Tuesday, May 31, 2011

Company

Every night they are lined up just like this.  They have a perfect bedside manner-- ever watching, ever patient, ever soft, ever squishy, and most importantly, ever present.  Some of these guys may get moved around from time to time or a newcomer may take a prominent spot but for the most part, they always look like this.



And rabbit has his back...


It’s company, security- whatever you want to call it.  My boy likes small spaces, like the space between his mattress and his wall, like the inside of the booth with Jeff or me on the other side, like in the bleachers between people- never on the end. He just likes company.  At all times. I think if it were socially acceptable, he’d ask the whole dugout if they’d like to go to the bathroom with him.  He’d rather play ANYthing with Julia in her room than crash Hot Wheels or build stadiums out of Legos in his room if it means he will be by himself.  His need to be with people trumps all other possibilities.  

Every morning, when I awaken him, this menagerie of furry friends sits quietly and reminds me of his desire for companionship and for security.  Always, he wakes up grinning, happy to see a real live face hovering over him, reaching up to pull me down for a hug.  When he awakens himself, he always comes downstairs, with a critter or two in hand, in search of someone to be with, to talk with. If he sleeps late on a Saturday, which happens as often as all socks being matched after laundry, strange quietness permeates the house and allows a lazy morning.  But soon, you hear him up, searching for a live body.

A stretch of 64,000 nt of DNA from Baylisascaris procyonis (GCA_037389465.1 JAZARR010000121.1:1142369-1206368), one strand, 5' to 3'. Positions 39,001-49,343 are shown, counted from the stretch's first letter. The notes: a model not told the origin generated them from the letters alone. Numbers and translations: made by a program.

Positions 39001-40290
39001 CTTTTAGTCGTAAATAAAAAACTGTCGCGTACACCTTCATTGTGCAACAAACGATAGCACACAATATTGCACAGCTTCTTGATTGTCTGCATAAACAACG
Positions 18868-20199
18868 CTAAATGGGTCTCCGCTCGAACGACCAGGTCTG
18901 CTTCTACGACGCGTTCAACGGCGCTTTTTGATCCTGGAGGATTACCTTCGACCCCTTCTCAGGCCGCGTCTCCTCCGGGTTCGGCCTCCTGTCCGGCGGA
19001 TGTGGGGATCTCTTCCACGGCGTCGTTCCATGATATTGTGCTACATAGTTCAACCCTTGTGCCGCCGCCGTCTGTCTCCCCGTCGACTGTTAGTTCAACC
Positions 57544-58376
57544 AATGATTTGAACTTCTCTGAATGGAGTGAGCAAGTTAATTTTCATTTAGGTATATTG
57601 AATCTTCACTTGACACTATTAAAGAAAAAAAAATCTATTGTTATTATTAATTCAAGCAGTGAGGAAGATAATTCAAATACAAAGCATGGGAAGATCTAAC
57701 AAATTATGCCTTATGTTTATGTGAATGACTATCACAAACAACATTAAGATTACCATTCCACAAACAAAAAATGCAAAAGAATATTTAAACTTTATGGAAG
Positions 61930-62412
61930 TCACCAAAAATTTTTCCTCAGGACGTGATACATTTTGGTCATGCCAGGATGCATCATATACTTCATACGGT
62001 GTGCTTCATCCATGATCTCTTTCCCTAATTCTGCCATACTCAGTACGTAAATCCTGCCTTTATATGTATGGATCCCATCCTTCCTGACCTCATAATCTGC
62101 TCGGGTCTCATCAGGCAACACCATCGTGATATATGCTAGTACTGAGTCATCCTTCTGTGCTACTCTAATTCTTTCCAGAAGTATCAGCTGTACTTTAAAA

I’ve always said his constant need for companionship stems from the fact that I never enforced “pack-n-play time” {aka learn-to-entertain-yourself-time} with him.  He walked late-- really late-- and I wanted to be sure that I never hindered his attempt to take some steps.  Since he never mastered playing by himself in the pack-n-play, he never really got “room time” either so when his last nap was dropped several years ago, mine and Julia’s quiet afternoons have never been the same.

Over the years, bedtime has typically been the most interesting part of the day.  He’s chief when it comes to finding SOME reason to come out of his room after being securely tucked-- CD skipping, fan too loud, covers too stiff, ear hurting, Julia’s CD too loud, needing to draw something, hearing something in closet, squirrel in tree by window, too hot, too cold, too dark, too tired, too awake, too wiggly, too excited...... and I can’t even remember the most ridiculous ones.

After a few years of blaming myself for poorly training my second child, I realized it was SO not about me-- like I like to think everything is.  God made him that way and I am to embrace that about him.  The tricky thing with a seven year old is that he needs companionship along with training to respect other people’s boundaries.  Have fun with that, right?  I believe it’s what a friend of mine calls a “wisdom and life skill”.  It’s worth the effort in training.  It’s something he needs to understand about people and about himself.  Even though he may not need the time apart from people, his sister does, his friends could, and one day, his wife might.  It’s a boundary, that, if learned, will serve him well his whole life.